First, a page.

So, she showed me the next photo which was right after she'd sewn it up.  It was a very intricate pattern - not just a straight line of stitches.  She literally sewed it together like a patchwork quilt or puzzle pieces.  I asked how she'd been able to find skin to do that and she went back to the previous picture and showed how she first used the deeper tissue to pull it together and then sewed that together, which pulled the outer skin closer together in order to be able to sew that together.  She showed me the five days later photo and it looked really good.  Then she explained that it would look worse for a bit because the body would "eat away" any dead skin edges and the would would look a little more open, but that is a natural part of the healing process before the body then starts healing the healthy tissue ends together.  Totally fascinating!  And amazing to me what one can do with such a bad injury.  But then that's how I decided to hire her was watching her sew up a nasty wound on a horse at my old stable and being so impressed with what a good job she did.  They were hiring fairly recently for a vet assistant that could ride along with the vets in their practice and they would train on the job for a person to get certified, but honestly, I'm loving the equine massage stuff too and it's far more challenging for me than being a vet tech - fun as that would be if I worked with my vet.

Poor Beetle was very sore the other day when Miss C. was riding him so she asked me to look at him.  We took him and Geir out on the trail just to stretch their legs but when we came back I asked if she could walk/trot him in the arena so I could see what she was talking about.  He balked at the idea of trotting and instead of his normal long, low neck and happy swaying trot, he did lower his head, but in a defensive way, with his ears pinned back, and his movements were jerky and strained.  The conversation turned to "What do you think caused it?" and I realized in a professional situation the best thing would be to say "There's no way for me to know, but this is what I'm feeling."  Although, as a friend I too want to know what caused it and try to figure it out.  He just recently went back to turn-out in the big field so the obvious assumption is he yahoo-ed and either slipped and fell or strained something.  But as a professional there is no way to know what caused it and making assumptions is no good.

Miss C. asked if I thought she should keep riding him to help him stretch or give him time off.  I said that wasn't my call to make that it was her decision, but that he was having stiffness, pain in these areas and she should watch for higher levels of discomfort and pain and make her decision based on that.  Then I added, "But as your friend I would say no, he's in too much pain right now and the stretching aspect of riding would be over ridden by the pain aspect."  Then I put my professional hat back on and said I'd show her some ground stretches which damnit! I didn't end up having time to do!  Well, things are more lax when you're only practicing your professional role with friends.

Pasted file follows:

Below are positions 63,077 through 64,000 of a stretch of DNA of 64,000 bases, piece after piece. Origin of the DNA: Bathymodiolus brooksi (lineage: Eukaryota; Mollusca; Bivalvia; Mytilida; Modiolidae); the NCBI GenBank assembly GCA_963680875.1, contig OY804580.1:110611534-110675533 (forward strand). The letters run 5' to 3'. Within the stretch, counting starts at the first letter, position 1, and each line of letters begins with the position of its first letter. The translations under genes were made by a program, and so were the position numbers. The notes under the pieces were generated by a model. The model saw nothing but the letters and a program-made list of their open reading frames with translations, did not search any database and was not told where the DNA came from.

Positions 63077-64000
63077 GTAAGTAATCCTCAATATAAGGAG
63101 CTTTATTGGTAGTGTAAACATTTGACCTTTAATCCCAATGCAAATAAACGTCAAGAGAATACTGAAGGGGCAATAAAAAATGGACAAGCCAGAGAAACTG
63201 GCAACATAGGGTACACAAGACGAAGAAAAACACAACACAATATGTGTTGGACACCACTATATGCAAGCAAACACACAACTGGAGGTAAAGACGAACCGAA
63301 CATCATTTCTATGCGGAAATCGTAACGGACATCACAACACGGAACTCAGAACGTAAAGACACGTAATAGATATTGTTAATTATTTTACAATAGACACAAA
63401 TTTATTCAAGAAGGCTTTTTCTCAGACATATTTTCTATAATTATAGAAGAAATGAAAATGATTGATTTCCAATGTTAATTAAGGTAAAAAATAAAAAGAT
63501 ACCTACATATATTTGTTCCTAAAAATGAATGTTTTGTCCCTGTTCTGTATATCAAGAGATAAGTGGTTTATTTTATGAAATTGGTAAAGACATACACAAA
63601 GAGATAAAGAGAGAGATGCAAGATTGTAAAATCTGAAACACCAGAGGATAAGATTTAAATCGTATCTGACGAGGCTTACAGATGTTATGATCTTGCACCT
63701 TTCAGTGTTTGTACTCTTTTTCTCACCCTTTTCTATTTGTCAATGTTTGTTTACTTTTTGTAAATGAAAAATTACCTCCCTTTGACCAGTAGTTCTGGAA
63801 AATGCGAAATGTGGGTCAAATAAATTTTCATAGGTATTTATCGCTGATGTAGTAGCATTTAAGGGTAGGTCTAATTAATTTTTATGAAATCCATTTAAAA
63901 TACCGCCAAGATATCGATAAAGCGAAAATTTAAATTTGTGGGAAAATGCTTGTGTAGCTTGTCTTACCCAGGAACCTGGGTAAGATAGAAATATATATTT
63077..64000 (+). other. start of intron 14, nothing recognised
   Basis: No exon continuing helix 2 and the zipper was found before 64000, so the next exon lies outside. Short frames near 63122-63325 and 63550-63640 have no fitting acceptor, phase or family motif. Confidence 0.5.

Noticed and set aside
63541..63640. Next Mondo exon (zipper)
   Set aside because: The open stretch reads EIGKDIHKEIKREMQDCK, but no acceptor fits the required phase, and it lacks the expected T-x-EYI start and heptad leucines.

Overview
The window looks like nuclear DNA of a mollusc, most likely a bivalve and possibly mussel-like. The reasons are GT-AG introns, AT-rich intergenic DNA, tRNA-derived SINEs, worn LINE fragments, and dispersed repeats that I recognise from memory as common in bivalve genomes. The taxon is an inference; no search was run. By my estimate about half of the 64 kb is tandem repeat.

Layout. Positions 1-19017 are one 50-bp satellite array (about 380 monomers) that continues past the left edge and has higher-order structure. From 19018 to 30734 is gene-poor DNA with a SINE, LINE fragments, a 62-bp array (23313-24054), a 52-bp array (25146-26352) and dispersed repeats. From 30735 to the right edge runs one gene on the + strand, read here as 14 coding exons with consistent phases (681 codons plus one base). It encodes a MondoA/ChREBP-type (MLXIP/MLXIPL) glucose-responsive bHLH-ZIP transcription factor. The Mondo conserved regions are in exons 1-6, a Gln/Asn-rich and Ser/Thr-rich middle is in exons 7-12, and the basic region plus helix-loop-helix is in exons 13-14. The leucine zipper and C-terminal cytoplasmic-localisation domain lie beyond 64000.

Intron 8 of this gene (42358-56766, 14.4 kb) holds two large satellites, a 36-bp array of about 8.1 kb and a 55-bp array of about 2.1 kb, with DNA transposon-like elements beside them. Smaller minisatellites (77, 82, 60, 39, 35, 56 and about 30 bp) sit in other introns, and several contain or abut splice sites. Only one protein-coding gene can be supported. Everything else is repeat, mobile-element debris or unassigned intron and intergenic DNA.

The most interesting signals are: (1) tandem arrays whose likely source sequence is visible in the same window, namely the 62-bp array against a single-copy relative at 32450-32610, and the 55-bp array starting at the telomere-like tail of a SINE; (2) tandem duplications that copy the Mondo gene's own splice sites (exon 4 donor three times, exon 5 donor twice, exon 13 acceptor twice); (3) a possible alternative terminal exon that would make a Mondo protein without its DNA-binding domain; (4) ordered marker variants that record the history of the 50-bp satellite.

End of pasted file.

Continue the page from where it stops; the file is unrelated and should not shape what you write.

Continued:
The cool thing was, his left side of his longissimus dorsi was like a hard wire running along the side of his spine.  His right side was hypertonic but nothing like the left.  I've honestly never felt anything like that before.  I made Miss C. feel it and said, "This is nowhere near normal!"  So I focused mostly on that part of his back because of time constraints.  First I did some manual ligament therapy (which is really, really cool stuff!) then did a little myofascial release in order to actually loosen stuff up enough to get to things, then found a couple very uncomfortable stress points and worked those out.  When I was done Beetle had yawned and stretched and farted all over the place and the wire in his back was gone.  When I walked him back to his house he had his head practically on the ground and was swaying happily with his walk.  Unfortunately, because I didn't have a lot of time, I worry that it was a reaction to compensating for other stuff going on, so it's going to come back.  And sure enough I did hear from our boss that Miss C. said he was really stiff again yesterday.  So, I need to find time to spend a whole hour looking at what other stuff is going on with him.